Friday, February 21, 2014


  As most of you have heard by now, a young member of the Atlanta film community, 27 year-old Sarah Jones was killed yesterday when a train struck her while she was working on a film called Midnight Rider.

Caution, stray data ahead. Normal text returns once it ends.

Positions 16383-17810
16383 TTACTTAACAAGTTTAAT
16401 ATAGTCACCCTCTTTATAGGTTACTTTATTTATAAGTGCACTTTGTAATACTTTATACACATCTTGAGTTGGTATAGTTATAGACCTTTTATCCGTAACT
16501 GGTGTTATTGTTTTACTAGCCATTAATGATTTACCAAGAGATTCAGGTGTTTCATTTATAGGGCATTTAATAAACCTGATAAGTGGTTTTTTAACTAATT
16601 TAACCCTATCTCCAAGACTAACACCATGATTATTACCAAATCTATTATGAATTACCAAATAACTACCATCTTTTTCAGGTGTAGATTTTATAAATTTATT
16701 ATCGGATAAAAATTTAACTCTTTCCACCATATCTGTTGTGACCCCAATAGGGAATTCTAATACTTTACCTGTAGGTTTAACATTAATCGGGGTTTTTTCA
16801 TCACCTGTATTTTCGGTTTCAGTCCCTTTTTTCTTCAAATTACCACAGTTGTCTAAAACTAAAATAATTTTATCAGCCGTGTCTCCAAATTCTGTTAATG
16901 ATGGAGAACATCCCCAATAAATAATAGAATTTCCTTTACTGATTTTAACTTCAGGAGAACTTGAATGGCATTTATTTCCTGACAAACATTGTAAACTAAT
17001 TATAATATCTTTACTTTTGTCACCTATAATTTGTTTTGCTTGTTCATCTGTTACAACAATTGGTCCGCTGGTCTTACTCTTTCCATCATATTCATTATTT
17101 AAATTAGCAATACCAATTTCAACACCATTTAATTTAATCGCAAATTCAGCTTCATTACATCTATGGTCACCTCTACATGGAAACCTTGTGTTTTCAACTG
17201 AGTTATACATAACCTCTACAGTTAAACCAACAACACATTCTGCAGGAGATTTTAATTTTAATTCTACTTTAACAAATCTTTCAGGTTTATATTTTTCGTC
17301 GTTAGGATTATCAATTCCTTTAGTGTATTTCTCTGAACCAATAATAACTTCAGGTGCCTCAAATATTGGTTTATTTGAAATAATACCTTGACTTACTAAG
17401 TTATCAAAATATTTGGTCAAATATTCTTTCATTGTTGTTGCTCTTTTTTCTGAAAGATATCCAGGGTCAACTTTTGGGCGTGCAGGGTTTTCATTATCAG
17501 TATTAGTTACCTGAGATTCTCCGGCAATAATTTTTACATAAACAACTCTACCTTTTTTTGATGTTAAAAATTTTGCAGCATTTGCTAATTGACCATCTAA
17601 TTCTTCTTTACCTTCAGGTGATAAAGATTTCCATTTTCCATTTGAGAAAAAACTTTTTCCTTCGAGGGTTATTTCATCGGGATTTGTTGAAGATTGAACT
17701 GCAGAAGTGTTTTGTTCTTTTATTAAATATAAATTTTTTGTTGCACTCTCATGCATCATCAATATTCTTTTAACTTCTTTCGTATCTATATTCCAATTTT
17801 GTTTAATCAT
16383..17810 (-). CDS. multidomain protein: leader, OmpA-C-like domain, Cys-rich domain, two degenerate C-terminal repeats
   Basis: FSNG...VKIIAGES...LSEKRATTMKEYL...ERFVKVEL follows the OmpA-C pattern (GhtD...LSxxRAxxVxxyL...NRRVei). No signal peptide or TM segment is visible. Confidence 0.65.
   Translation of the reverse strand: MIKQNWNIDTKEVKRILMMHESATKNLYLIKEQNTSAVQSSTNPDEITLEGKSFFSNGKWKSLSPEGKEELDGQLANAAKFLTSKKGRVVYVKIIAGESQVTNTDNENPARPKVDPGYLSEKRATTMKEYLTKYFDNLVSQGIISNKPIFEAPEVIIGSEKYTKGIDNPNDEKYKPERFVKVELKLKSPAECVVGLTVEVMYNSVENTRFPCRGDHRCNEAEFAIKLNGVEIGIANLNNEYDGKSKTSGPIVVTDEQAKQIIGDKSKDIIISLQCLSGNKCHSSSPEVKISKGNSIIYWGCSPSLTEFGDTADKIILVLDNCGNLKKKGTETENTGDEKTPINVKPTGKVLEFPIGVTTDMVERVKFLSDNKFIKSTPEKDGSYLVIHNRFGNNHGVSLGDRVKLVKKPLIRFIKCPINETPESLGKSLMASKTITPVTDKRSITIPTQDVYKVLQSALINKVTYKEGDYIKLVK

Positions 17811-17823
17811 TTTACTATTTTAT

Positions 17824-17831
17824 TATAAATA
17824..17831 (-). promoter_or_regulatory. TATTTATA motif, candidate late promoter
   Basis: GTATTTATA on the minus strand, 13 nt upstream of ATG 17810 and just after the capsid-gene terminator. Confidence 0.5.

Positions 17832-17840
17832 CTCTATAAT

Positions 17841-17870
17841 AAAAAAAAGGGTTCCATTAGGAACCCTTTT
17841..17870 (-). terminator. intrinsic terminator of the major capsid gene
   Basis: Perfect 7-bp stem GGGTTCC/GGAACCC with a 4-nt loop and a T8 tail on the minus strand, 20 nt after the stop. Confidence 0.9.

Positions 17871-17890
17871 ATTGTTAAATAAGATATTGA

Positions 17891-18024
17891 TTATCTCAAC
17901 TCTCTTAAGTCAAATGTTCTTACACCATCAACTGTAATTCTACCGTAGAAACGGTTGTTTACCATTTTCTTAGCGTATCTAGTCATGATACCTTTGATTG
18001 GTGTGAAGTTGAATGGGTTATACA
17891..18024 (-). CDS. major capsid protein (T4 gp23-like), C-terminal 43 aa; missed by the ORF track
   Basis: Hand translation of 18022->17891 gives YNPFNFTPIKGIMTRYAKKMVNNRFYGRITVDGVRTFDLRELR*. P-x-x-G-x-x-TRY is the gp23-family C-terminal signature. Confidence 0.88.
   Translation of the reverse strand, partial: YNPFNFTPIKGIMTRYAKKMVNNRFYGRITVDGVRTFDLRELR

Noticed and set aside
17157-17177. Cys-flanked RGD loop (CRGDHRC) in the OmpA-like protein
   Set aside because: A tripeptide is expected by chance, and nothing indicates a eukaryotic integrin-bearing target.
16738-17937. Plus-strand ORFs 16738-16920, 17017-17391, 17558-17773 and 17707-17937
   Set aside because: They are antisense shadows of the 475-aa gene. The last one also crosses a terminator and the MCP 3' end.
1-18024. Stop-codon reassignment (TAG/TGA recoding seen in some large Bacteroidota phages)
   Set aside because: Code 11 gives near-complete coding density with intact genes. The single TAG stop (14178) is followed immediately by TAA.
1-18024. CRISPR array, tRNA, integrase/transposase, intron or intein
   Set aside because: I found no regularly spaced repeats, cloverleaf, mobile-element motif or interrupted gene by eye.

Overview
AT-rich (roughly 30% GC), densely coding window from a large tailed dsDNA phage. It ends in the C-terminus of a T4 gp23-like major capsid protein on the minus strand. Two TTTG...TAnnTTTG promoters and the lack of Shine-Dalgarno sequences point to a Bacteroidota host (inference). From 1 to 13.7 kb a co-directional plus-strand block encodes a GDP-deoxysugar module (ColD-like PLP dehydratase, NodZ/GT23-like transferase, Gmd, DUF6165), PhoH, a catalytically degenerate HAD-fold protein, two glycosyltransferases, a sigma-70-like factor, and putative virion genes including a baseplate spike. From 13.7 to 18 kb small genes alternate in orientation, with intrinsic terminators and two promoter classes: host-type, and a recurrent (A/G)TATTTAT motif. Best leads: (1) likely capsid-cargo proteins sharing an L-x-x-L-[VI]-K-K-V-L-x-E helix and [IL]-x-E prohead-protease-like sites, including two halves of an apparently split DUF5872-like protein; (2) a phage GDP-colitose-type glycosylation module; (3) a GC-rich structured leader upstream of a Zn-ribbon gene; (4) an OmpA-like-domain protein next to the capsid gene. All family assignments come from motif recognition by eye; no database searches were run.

Unfortunately, I didn't know Sarah as well as I could have. I seem to be saying this a lot lately  about those taken too young. She came in often as an additional second AC on several jobs I was working on. I would say "Hi," she would say "Hi" back and we would each head toward our respective labors. I can distinctly remember two things, which aren't much, but are all I have: I remember meeting her, and I remember the bacon. We were on a darkened stage when we met, and I noticed the new girl with a large toolbelt. I walked up (apparently I was in a rare social mood), stuck out my hand and introduced myself. She said, "Hi I'm Sarah." She was friendly, and full of the promise we all had at that age, starting an adventure that she expected never to end. Then there was the bacon thing which I noticed but never asked about. She had a shirt that said Bacon is nature's candy or something along those lines. I thought it was funny as I have often called barbecued ribs nature's candy, which they are. Then on the last job we were on together I noticed that she had a sticker on her toolbelt that also mentioned bacon with a picture of two pigs. That's it. That's all I have. One thing that is apparent over the last two days, though, is the love that the Atlanta film community has for her. Our hearts are broken.